Tighter Controls: German Economics Minister Sigmar Gabriel is pushing to tighten the country's export regulations, a move that has industry on edge. (Sean Gallup/Getty Images)
BONN — German Economics Minister Sigmar Gabriel wants to implement a more restrictive arms export regime in his country, a move that could sap the nation of jobs and technological know-how, local industry sources say. The head of Airbus, in fact, has threatened to move production lines abroad as a result of the changes.
In a May 18 interview with German tabloid Bild am Sonntag, Gabriel called for a restrictive handling of weapons exports, especially small arms that could be used in civil wars.
Weapons exports, he said, should not be part of the nation’s economic policy and must be weighed against foreign, security and political implications. The government must also consider the situation in the country or region receiving the weapons and how exports may or may not contribute to the upkeep of peace, security and stability there. Gabriel told Bild am Sonntag that weapon exports would not be part of economic policy, but instead are guided by foreign and security political implications for Germany.
According to the ministry, the criteria of the federal government for export decisions are the situation in the region and the country as well as the upkeep of peace, security and stability in the region and the respect of human rights.
No other government official has made a statement on the topic, so it is unclear how much government support Gabriel has.
“The development in Germany toward even more restrictive export regulations in context of arms exports gives reason for concern,” said Georg Wilhelm Adamowitsch, managing director of the Federation of German Security & Defence Industries (BDSV). “In the past, Germany had already created some of the most rigid regulations for the export of weapons of war and other military products, which will now apparently be interpreted even more [rigidly] by the current federal government.”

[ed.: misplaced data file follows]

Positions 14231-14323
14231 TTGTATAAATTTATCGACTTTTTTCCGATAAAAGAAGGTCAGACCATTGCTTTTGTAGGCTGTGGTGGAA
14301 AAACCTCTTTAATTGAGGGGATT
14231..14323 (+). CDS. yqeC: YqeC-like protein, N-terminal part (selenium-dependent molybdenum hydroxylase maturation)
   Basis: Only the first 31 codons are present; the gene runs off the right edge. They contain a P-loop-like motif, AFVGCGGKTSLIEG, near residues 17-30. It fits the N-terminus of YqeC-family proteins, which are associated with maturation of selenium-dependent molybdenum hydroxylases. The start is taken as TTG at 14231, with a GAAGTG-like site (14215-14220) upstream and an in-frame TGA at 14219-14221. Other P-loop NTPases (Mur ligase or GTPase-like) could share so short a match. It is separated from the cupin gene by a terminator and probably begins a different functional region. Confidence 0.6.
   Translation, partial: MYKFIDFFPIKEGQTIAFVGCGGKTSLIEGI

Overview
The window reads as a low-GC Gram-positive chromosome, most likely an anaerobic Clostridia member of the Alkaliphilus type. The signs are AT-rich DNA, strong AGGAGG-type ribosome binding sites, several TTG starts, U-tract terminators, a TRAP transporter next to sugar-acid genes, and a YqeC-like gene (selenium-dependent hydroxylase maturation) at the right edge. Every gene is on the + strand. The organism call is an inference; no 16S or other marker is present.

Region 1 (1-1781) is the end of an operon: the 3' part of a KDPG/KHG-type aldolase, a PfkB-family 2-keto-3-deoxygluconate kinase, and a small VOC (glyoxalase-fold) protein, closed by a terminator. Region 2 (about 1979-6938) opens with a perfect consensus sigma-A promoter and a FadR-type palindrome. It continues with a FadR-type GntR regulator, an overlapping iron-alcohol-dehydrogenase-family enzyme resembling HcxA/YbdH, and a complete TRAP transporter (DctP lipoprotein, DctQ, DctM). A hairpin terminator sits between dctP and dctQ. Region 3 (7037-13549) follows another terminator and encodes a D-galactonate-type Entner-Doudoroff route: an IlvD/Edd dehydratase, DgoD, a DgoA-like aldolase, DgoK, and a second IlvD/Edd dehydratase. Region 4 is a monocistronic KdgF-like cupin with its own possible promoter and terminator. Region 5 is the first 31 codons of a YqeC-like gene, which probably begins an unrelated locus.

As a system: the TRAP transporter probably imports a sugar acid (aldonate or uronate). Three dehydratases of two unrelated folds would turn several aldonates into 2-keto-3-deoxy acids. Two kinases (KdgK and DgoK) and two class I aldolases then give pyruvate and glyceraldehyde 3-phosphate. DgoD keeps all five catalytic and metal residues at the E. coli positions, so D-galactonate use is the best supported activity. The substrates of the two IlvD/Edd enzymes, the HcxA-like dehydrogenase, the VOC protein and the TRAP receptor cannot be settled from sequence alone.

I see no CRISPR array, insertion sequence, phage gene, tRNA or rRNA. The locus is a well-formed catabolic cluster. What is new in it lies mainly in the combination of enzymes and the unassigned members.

Christian Mölling, a defense analyst with the German Institute for International and Security Affairs in Berlin, said if industry determines that it can’t market to places like Asia, businesses will react quickly.
The German defense industry creates 70 percent of its profits outside the country with a significant portion outside Europe, Mölling said. Most larger companies also are pursuing an internationalization strategy, either via buyouts or the creation of joint ventures overseas. Alternatively, they could shift into civilian markets.
Mölling’s worst-case scenario sees companies relocating production to other countries, then shutting down their indigenous facilities. He cited Rheinmetall Defence, which has ammunition facilities in Germany and South Africa, as an example.
“As an offset within overseas deals, customer governments [and/or] customers may insist that companies build research and development units on their soil,” he said. “That way new products would be primarily developed and produced overseas ... and therefore not be restricted by any export regime of the country.”
While the major German defense companies did not respond to questions about the future export policy, the head of Europe’s aerospace giant Airbus Group, Thomas Enders, has already threatened industrial consequences.
“This might trigger additional layoffs in Germany beyond our current reduction plans,” he said in an interview with Reuters during last month’s ILA Air Show in Berlin. Airbus Defence and Space already plans to reduce jobs, with more than 2,000 being affected in Germany. “Eventually, we might have to consider closing down entire sites or product lines or moving them outside of Germany.”
According to BDSV, the German defense industry would not be able to ensure its capacity, standards or share of industrial development and capabilities in Germany without its exports, because the demand of the German military and other NATO partners alone would not be sufficient to maintain the status quo. “Without additional orders at home, an even more restrictive arms export licensing practice in the future will endanger the upkeep of key technologies and selected industrial capabilities in Germany,” Adamowitsch said.
Gabriel seems to be determined to implement his plans. On May 24, German magazine Der Spiegel reported that the federal security council has rejected nearly two-thirds of all export license applications. This board consists of the chancellor and seven ministers.
The Economics Ministry supposedly held back one application for the export of target optics for infantry fighting vehicles to Saudi Arabia — worth around €500 million (US $682.2 million) — built by a subsidiary of Airbus Defence and Space. The ministry refused to confirm or comment on the report.
Gabriel’s Social Democratic Party forms the government in a grand coalition with Chancellor Angela Merkel’s Conservative Party.
Before federal elections last fall, the latter was in a coalition with the Liberal Democrats. Back then, arms exports were more of an economic issue, and less about security or foreign policy. Now Gabriel is trying to reverse that.
“I guess, he is serious about it,” Mölling said. “Therefore the real question is, if he will be able to pull it through.” So far, neither Merkel nor any other minister has made a public statement on the issue.
However, the analyst expects conflict within the government and massive industry lobbying. “It will depend in particular on how the chancellor will position herself.” ■